1921
Volume 78, Issue 2
  • ISSN: 0002-9637
  • E-ISSN: 1476-1645

Abstract

A 12-month field study was conducted between April 2004 and March 2005 to determine the association between irrigated rice cultivation and malaria transmission in Mwea, Kenya. Adult mosquitoes were collected indoors twice per month in three villages representing non-irrigated, planned, and unplanned rice agro-ecosystems and screened for blood meal sources and circumsporozoite proteins. Patton and Giles comprised 98.0% and 1.9%, respectively, of the 39,609 female anophelines collected. Other species including Theobald, Giles, Theobald, Laveran, and Gough comprised the remaining 0.1%. The density of was highest in the planned rice village and lowest in the non-irrigated village and that of was significantly higher in the non-irrigated village than in irrigated ones. The human blood index (HBI) for was significantly higher in the non-irrigated village compared with irrigated villages. For , the HBI for each village differed significantly from the others, being highest in the non-irrigated village and lowest in the planned rice village. The sporozoite rate and annual entomologic inoculation rate (EIR) for was 1.1% and 3.0 infective bites per person, respectively with no significant difference among villages. Sporozoite positive were detected only in planned rice and non-irrigated villages. Overall, 3.0% of samples tested positive for sporozoites. The annual EIR of 2.21 for this species in the non-irrigated village was significantly higher than 0.08 for the planned rice village. We conclude that at least in Mwea Kenya, irrigated rice cultivation may reduce the risk of malaria transmission by but has no effect on malaria transmission by . The zoophilic tendency of malaria vectors in irrigated areas accounts partly for low malaria transmission rates despite the presence of higher vector densities, highlighting the potential of zooprophylaxis in malaria control.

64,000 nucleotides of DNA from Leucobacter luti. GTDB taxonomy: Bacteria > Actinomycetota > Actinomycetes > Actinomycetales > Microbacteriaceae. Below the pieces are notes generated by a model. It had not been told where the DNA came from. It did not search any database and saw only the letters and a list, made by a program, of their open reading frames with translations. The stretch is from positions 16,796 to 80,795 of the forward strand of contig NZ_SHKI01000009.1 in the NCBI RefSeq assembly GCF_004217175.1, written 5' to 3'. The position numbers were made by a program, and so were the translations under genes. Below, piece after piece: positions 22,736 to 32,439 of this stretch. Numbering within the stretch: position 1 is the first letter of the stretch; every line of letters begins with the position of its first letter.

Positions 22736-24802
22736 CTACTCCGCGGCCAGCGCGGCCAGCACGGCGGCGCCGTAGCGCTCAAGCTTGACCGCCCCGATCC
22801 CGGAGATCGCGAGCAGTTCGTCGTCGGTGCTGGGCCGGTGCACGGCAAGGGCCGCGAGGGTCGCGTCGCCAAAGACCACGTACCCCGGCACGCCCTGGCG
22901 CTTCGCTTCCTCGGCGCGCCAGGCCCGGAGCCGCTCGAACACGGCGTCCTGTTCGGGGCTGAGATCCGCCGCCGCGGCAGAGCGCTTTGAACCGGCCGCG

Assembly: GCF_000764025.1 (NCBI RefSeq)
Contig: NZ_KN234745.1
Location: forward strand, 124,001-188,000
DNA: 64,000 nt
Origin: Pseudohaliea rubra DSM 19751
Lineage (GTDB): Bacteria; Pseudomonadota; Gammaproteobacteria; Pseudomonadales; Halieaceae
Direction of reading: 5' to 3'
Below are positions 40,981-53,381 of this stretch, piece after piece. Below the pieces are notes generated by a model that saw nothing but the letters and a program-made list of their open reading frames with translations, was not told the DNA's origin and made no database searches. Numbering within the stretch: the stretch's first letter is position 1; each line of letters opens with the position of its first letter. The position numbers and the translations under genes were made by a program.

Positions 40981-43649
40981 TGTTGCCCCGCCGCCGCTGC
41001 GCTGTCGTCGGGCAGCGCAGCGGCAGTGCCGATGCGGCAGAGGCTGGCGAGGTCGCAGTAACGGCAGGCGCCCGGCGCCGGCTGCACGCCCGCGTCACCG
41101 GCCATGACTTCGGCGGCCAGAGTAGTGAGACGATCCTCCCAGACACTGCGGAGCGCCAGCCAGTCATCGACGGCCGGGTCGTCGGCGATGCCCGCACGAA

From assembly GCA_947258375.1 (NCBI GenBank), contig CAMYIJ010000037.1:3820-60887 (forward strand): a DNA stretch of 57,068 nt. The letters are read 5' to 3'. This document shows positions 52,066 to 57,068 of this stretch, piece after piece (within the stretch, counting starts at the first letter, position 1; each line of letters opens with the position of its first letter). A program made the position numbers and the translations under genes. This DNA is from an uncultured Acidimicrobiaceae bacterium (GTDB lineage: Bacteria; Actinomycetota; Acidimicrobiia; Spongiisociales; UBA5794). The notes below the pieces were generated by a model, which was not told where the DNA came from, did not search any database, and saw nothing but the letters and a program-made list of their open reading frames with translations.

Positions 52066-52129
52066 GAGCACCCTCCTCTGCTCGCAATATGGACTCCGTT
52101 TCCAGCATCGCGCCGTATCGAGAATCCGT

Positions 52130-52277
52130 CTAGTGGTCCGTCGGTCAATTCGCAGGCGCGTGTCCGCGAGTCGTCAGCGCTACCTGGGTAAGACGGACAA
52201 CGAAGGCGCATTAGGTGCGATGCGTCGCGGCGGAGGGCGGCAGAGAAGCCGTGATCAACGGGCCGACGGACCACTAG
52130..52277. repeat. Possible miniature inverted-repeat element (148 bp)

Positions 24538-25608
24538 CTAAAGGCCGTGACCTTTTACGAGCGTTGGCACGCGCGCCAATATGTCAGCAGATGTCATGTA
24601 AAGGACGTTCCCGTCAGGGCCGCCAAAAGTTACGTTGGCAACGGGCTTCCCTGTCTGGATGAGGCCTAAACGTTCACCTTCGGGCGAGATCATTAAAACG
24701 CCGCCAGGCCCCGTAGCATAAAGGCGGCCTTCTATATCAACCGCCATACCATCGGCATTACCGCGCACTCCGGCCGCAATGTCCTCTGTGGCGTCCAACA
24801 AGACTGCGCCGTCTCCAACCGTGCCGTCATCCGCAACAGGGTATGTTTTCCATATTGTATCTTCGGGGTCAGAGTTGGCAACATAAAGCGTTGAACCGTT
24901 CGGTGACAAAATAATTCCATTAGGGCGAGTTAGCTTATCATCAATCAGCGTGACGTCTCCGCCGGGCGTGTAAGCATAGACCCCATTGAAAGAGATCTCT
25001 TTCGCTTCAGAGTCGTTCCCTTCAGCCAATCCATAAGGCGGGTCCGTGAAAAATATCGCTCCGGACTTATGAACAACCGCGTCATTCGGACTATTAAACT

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2008-02-01
2017-09-23
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  • Received : 04 Sep 2007
  • Accepted : 28 Oct 2007

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